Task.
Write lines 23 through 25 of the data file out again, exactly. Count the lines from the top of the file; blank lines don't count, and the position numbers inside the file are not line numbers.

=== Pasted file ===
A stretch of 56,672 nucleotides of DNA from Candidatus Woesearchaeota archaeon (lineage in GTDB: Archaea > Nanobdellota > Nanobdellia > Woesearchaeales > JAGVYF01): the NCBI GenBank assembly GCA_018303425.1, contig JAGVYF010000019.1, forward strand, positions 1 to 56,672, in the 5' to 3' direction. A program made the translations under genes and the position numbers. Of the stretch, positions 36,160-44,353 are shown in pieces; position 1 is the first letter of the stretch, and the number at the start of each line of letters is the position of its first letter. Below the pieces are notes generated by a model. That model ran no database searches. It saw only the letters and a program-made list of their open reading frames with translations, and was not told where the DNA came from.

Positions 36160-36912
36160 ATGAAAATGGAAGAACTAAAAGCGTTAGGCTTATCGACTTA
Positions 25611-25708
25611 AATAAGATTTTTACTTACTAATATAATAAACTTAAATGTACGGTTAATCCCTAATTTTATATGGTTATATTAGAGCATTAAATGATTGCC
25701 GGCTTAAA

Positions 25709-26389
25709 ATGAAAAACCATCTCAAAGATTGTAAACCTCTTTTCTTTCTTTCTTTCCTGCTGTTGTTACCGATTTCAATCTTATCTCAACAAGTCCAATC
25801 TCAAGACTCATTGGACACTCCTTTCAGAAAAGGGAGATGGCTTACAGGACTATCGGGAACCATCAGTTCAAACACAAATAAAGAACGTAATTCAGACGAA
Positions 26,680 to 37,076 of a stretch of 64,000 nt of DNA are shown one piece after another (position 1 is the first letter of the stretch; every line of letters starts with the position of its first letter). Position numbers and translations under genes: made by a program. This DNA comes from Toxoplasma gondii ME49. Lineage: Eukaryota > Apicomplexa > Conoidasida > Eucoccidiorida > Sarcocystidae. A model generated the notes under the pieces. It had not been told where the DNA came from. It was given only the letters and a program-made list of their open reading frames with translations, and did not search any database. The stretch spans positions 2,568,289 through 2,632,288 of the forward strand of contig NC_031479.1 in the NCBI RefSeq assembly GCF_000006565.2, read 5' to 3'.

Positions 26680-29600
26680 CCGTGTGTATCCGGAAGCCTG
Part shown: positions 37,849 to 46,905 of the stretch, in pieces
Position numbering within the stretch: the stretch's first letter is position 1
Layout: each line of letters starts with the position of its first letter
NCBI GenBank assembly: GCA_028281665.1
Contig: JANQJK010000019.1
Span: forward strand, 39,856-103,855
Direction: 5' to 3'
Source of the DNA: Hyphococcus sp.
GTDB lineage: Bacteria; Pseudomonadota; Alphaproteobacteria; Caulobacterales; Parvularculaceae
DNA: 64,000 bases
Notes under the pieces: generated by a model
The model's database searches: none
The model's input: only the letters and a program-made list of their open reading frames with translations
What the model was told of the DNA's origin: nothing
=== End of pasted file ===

Notes under the pieces: generated by a model
The model's database searches: none
The model's input: only the letters and a program-made list of their open reading frames with translations